While I do have my allegiance to things Mac, I do have PC things too. I have noted before in this blog that Steve Job was a genius for a variety of reasons, but the thing that made him most amazing was his rhetorical ability. When you consider the information that Google, Amazon, or Facebook can compile on us through algorithms, how much are they like the Big Head (big brother) in the movie, 1984. Will they overcome or prevail, or ironically, contrary to the Super Bowl commercial from Mac in 1984, will 2014 (and beyond) create, through our iWatch, our iMusic, our iPad, our iPhone, that we are part of the bushel? I am certainly not content to be merely another Macintosh . . . I am not content to be connected to my technology by necessity. I want to use it as a tool. I want to be able to use it or not, as I choose rather than by the choice of the other. The fact that I have bought into the idea of technology so much has certainly affected how I manage my job, my communication, and pretty much my life. I do believe that I could be more comfortable than many realize backing away from it. It is much like when I go to my home at times. I love that I can shut the door and there is no one where to bother me. I appreciate the quietude of the place; I appreciate the solitude of that somewhat monastic space. I am supposed to do some things later today, but the problems with BOLT have made my day a bit more unscheduled that I had planned. I think I might have to hide away and work. The fact that a Packer game is being played at the moment and I am not in front of the television says more than this sentence can begin to dramatize.
. . . It is Tuesday and I think we are headed for about a 36 hour marathon. Tonight I have a midterm scheduled in my Bible as Literature class (you are now at the 13th of October), but that is the easy part of the day. I need to make serious progress on my to-do list or I am going to be very unhappy. I have had a number of meetings with students. It is midterm time and that is always a time for panic, or so it seems. It is interesting how the semester has seemed to get away from both students and faculty. I do not think I have ever felt this harried or somehow behind all at the same time. . . .
It is now the present, which is Sunday, October 25th; this past week I went to NYC with students from the #COBLLC once again. It is a good group of students and I think they managed to absorb a great deal of what we hope will happen. I visited the site at Ground Zero for the first time and it was moving. It is hard to imagine that this is where the two buildings collapsed and so much devastation occurred. It was humbling to look at the reflecting pools and to see that is where the towers where. This week I will chat with some of the students about that. This morning as looked at the news, I saw that once again the community of OSU (Oklahoma State University) suffered another tragedy. It is hard to imagine what they have gone through in the past decade. It touched me in a different way because one of my closest colleagues here at Bloomsburg is an alum of that institution. It also reminded me that I read the names of over 50 students in the local paper who were cited for some sort of alcohol violation during homecoming weekend here. The role that alcohol has in our society is troublesome to me. I say that as a person who has a lot of wine and liquor in his house, but does not actually drink that much. There was a time where I was certainly irresponsible (or just plain stupid) in how I managed alcohol, or more likely how it managed me. I am fortunate that I did not end up in treatment and I know that. I do know how to enjoy it responsibly at this point. One of my former colleagues is struggling in their attempt to learn that lesson now. It is a sad story.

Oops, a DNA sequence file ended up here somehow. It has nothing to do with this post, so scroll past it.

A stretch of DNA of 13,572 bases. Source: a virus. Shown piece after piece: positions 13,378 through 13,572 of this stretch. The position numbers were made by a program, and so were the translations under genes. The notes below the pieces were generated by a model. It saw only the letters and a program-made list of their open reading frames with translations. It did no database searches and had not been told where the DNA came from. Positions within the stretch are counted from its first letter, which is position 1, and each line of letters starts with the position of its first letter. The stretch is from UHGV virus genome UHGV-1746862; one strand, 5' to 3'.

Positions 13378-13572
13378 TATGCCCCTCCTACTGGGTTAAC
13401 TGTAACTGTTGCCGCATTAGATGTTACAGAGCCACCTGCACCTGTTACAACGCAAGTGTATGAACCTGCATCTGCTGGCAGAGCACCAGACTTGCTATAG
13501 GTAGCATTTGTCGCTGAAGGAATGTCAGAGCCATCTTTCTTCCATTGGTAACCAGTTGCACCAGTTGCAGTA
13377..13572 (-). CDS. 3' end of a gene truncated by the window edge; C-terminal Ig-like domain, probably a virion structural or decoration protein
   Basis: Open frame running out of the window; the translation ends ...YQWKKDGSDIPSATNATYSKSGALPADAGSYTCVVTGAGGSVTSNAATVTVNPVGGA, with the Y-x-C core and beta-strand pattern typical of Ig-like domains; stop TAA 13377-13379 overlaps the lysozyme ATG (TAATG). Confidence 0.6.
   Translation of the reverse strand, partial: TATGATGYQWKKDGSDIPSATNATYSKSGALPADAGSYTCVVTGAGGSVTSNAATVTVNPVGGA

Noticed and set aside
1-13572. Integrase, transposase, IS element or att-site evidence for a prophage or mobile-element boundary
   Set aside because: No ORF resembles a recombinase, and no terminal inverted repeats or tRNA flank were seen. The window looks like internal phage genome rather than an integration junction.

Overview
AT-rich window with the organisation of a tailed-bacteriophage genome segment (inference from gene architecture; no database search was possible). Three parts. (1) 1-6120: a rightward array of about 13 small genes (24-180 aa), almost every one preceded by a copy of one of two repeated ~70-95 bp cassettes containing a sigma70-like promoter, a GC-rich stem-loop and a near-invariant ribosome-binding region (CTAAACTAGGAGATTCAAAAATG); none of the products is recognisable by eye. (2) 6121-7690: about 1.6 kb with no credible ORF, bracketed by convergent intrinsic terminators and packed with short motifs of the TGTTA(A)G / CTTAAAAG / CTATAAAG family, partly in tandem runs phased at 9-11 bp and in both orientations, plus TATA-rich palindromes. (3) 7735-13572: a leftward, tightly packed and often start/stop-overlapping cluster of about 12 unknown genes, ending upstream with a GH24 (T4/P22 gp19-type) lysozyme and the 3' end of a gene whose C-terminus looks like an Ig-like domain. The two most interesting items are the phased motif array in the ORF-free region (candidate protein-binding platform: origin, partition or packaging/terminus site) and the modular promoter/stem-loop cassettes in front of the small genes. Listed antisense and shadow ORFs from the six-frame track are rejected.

Back to the idea of technology . . . the newest piece of technology I have was actually given to me as a birthday present and it called tile. It helps me manage my keys more than anything. All the way back to when I was married to Susan, she would tell you that I am notorious for losing my keys. I have a place to hang them. I have learned to leave them sticking out of the lock in my door in the office, so I do not lose them, but have managed to, more than once, leave them hanging in the door overnight. It is rather pitiful. I have misplaced, possibly thrown them away (or someone did it for me), or simply lost them in a pocket or some other ridiculous place for months. I have had to change locks, call AAA, and the list can go on, but I think you get the picture. This present of tile might be the most helpful birthday present I have ever received. I can now connect my keys-various sets of them-to my phone and vice versa, or my iPad and vice versa. It is the best thing because after my keys, the phone might be the next most illusive thing I own. What I know is I need to get into my other technology now, which is BOLT and get some things posted. I have had things graded, but not posted. Time to step up. In spite of the disjointed nature of this blog, I hope you find something worth reading. Remember you are in charge . . . this is what I need to remind myself of daily. The technology is a tool to help me with that work.
I hope this finds you well and thanks for reading.